Wednesday, June 19, 2013

 Average woman applies 500 chemicals a day to her body

by Leanne Hudson, Herald Sun
June 10th, 2013

YOU wouldn't want to eat food that contains high levels of toxic chemicals, but do you know what you're putting on your skin?

As you slap on body moisturiser or reapply a fresh coating of lipstick, you could be subjecting your body to a cocktail of less than beneficial chemicals.

That's the finding of a study by natural deodorant company Bionsen in the UK, which claims that the average woman applies more than 500 chemicals to her body every day during her beauty routine.

And new research by the University of California, Berkeley, found that lipsticks can contain as many as nine different metals. If used twice a day, they provided more than 20 per cent of a person's acceptable daily intake (ADI) for aluminium, cadmium and manganese. Some exceeded the ADI for chromium, a metal that has been linked to stomach tumours.

If applied frequently, several of the products would push those figures over the ADI for aluminium and manganese.

"Finding these metals isn't the issue; it's the levels that matter," Berkeley researcher Katharine Hammond says. "Some of these toxic metals are occurring at levels that could have an effect on long-term health."


Over-exposure to some chemicals has been linked to toxicity in the nervous system and cancer, but such studies aren't new. For years we've been warned of the possible side-effects of parabens (synthetic preservatives in everything from toothpaste to shampoo) and sodium lauryl sulfate (which creates foam). What's changed is the way companies label products.

Jorge Larranaga, senior certification officer at Australian Certified Organic, the nation's largest certifier of organic products, says: "There's a trend by some natural cosmetics companies to list the hazardous synthetic chemicals that aren't contained in their products, such as parabens, sulfates, mineral oils, synthetic fragrances or colours, TEA, DEA, glycols, silicones, PEGS, SLS ... the list can be interminable.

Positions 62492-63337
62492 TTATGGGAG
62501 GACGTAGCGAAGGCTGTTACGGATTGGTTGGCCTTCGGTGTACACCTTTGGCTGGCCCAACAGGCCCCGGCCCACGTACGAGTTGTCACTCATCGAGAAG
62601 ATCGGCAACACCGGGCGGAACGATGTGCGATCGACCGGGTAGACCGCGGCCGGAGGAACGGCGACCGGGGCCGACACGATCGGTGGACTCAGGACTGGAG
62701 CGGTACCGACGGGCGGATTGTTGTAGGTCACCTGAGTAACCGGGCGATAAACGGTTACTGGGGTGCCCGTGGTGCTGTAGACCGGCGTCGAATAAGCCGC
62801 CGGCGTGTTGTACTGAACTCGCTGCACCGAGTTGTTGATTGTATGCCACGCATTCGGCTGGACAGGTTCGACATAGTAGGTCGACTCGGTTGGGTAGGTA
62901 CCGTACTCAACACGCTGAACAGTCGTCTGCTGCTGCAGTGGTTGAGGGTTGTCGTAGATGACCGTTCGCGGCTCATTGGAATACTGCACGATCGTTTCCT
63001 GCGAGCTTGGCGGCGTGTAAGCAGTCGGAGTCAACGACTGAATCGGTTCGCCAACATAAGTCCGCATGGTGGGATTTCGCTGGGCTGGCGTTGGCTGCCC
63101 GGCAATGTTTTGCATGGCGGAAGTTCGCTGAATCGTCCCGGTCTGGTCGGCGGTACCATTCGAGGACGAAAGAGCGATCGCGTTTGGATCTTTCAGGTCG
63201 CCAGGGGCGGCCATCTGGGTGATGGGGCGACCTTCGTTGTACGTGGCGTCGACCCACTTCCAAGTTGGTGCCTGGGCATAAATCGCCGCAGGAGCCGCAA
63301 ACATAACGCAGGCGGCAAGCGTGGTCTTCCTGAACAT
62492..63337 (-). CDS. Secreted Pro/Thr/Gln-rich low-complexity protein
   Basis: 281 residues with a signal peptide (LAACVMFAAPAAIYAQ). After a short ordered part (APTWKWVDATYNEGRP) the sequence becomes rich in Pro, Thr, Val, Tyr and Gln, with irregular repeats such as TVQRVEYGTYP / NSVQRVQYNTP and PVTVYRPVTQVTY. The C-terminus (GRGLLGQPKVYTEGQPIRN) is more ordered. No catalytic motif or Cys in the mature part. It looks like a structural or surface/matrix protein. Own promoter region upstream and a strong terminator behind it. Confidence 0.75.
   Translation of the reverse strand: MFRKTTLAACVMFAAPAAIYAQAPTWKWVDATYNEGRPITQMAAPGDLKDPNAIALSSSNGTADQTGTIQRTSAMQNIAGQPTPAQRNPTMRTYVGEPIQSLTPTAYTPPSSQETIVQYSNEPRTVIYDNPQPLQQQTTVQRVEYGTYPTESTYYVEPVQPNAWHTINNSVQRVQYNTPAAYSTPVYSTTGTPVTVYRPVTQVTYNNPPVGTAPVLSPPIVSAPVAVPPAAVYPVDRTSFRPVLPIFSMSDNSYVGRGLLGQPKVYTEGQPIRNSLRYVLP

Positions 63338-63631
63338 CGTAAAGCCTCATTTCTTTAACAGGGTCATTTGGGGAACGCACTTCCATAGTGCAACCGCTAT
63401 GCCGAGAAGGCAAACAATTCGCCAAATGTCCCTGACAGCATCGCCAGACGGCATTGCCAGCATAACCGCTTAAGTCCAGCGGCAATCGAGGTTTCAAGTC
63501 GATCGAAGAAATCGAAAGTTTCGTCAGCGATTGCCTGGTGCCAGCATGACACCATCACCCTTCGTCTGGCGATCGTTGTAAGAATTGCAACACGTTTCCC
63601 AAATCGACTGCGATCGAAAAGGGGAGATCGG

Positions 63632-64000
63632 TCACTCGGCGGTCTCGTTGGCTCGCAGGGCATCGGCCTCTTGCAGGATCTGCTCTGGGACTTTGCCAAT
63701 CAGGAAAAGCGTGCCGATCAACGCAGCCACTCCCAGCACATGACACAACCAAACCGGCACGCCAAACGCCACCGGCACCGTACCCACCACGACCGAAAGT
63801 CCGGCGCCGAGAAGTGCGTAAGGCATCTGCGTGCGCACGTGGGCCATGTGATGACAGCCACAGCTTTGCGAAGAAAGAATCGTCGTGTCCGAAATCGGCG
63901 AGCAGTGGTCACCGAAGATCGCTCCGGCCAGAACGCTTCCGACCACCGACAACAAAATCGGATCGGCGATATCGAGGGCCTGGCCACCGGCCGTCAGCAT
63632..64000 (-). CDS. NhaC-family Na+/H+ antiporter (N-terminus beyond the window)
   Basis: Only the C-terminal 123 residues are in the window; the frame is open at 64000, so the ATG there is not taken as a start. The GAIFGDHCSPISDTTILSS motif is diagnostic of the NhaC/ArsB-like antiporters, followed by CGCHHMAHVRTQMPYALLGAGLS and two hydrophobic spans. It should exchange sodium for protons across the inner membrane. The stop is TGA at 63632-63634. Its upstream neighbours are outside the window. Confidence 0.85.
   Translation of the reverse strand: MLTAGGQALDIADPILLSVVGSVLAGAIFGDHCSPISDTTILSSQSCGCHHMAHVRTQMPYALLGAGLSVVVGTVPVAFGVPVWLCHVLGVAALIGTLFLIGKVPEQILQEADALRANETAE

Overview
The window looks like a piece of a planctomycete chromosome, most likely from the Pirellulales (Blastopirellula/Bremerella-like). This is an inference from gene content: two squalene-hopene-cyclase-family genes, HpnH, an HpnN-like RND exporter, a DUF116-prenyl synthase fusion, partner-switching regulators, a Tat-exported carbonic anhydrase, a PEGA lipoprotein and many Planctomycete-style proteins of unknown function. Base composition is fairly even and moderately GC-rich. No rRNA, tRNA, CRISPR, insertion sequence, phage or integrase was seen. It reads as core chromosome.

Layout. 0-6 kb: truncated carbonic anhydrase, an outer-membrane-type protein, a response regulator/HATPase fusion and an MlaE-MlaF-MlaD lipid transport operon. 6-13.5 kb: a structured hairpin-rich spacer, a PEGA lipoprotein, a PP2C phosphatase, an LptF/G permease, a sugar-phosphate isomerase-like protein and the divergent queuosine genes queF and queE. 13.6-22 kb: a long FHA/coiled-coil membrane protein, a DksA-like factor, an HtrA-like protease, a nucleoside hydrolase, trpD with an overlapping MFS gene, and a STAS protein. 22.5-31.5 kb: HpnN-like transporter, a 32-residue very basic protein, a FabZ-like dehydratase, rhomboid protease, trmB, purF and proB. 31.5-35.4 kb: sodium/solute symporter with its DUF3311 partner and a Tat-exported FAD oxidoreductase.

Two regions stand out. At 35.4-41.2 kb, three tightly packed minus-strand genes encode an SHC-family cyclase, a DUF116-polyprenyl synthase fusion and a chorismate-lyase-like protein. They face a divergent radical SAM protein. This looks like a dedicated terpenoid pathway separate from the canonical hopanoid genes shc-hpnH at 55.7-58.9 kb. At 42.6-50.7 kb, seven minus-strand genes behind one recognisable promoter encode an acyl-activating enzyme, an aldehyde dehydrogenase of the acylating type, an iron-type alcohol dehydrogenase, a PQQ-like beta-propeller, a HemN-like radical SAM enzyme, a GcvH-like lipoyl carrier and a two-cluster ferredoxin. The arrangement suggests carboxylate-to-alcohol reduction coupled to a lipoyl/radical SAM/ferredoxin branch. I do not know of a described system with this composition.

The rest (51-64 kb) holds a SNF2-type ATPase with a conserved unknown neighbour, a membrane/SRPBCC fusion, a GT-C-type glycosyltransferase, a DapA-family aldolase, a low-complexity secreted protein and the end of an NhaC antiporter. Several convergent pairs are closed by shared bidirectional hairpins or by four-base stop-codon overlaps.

"But a list of [ingredients it doesn't contain] doesn't mean a product is free of synthetic chemicals. It's just free of the ones that are recognised by consumers, while still containing others masked under statements such as 'derived from corn starch'."

The Australian Society of Cosmetic Chemists (ASCC) backs this up, saying: "There are no Australian standards defining natural cosmetics."


Parabens are one of those recognised ingredients. It was believed they were safe because they couldn't be absorbed by the body, until a study from the University of Reading in the UK tested human breast tumours and found that nearly every one contained traces of parabens.

It's now known that parabens mimic the hormone estrogen, which raises concerns over a link to breast cancer and fertility issues.

The ASCC says "parabens may have weak estrogenic activity," but it also says this activity is "short-lived".

A similar issue surrounds labelling of gold nanoparticles. Despite the American Contact Dermatitis Society naming gold the 2001 Allergen of the Year, gold nanoparticles have been lauded as the latest must-have beauty ingredient. Cosmetics manufacturers say the precious metal's anti-inflammatory properties can help prevent ageing.

Like parabens, they were seen as harmless. The ASCC says of nanoparticles: "The balance of scientific evidence is that there's no reason for concern for users of personal care and cosmetic products."

But a recent study by Stony Brook University in New York found that gold nanoparticles accumulated in stem cells and could accelerate ageing and wrinkling, slow healing and lead to the onset of diabetes.


It's this cumulative effect that has people worried.

Bionsen spokesperson Charlotte Smith says: "Beauty regimens have changed from a 'wash and go' attitude to [regular] fake tan applications, manicures and false lashes.

"Lots of the hi-tech, new generation cosmetics and beauty 'wonder' treatments contain more chemicals to be able to achieve better results, which means women carry more chemicals than ever."

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